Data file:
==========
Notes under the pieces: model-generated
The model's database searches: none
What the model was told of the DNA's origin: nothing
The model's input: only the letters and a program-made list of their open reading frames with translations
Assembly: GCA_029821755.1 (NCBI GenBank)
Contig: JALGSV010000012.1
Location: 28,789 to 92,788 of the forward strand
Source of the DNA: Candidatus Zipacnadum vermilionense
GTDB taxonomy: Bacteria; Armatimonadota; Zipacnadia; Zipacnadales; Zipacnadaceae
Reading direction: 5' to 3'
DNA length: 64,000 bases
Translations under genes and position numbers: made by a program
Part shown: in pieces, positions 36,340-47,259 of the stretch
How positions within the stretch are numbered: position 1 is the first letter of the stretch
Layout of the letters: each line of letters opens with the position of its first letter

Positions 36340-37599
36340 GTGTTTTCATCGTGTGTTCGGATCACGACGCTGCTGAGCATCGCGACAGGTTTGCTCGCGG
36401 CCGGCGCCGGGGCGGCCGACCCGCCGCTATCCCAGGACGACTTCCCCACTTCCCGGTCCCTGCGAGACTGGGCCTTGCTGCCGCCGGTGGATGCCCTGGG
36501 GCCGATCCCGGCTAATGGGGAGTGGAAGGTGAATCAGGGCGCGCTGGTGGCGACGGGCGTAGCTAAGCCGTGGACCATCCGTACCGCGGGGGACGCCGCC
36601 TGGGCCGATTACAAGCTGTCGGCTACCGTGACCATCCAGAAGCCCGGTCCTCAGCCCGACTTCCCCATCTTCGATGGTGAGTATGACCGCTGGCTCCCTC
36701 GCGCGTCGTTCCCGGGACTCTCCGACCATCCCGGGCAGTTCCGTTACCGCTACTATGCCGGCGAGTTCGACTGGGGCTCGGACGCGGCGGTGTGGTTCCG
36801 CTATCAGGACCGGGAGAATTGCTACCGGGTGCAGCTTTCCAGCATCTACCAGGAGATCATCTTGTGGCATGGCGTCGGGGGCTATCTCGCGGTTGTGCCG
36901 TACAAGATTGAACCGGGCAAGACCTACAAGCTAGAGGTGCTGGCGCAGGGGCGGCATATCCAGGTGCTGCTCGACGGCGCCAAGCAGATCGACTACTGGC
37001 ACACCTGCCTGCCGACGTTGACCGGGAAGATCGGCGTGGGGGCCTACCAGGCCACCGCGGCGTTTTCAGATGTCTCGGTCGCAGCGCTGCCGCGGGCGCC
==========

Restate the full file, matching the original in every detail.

Notes under the pieces: model-generated
The model's database searches: none
What the model was told of the DNA's origin: nothing
The model's input: only the letters and a program-made list of their open reading frames with translations
Assembly: GCA_029821755.1 (NCBI GenBank)
Contig: JALGSV010000012.1
Location: 28,789 to 92,788 of the forward strand
Source of the DNA: Candidatus Zipacnadum vermilionense
GTDB taxonomy: Bacteria; Armatimonadota; Zipacnadia; Zipacnadales; Zipacnadaceae
Reading direction: 5' to 3'
DNA length: 64,000 bases
Translations under genes and position numbers: made by a program
Part shown: in pieces, positions 36,340-47,259 of the stretch
How positions within the stretch are numbered: position 1 is the first letter of the stretch
Layout of the letters: each line of letters opens with the position of its first letter

Positions 36340-37599
36340 GTGTTTTCATCGTGTGTTCGGATCACGACGCTGCTGAGCATCGCGACAGGTTTGCTCGCGG
36401 CCGGCGCCGGGGCGGCCGACCCGCCGCTATCCCAGGACGACTTCCCCACTTCCCGGTCCCTGCGAGACTGGGCCTTGCTGCCGCCGGTGGATGCCCTGGG
36501 GCCGATCCCGGCTAATGGGGAGTGGAAGGTGAATCAGGGCGCGCTGGTGGCGACGGGCGTAGCTAAGCCGTGGACCATCCGTACCGCGGGGGACGCCGCC
36601 TGGGCCGATTACAAGCTGTCGGCTACCGTGACCATCCAGAAGCCCGGTCCTCAGCCCGACTTCCCCATCTTCGATGGTGAGTATGACCGCTGGCTCCCTC
36701 GCGCGTCGTTCCCGGGACTCTCCGACCATCCCGGGCAGTTCCGTTACCGCTACTATGCCGGCGAGTTCGACTGGGGCTCGGACGCGGCGGTGTGGTTCCG
36801 CTATCAGGACCGGGAGAATTGCTACCGGGTGCAGCTTTCCAGCATCTACCAGGAGATCATCTTGTGGCATGGCGTCGGGGGCTATCTCGCGGTTGTGCCG
36901 TACAAGATTGAACCGGGCAAGACCTACAAGCTAGAGGTGCTGGCGCAGGGGCGGCATATCCAGGTGCTGCTCGACGGCGCCAAGCAGATCGACTACTGGC
37001 ACACCTGCCTGCCGACGTTGACCGGGAAGATCGGCGTGGGGGCCTACCAGGCCACCGCGGCGTTTTCAGATGTCTCGGTCGCAGCGCTGCCGCGGGCGCC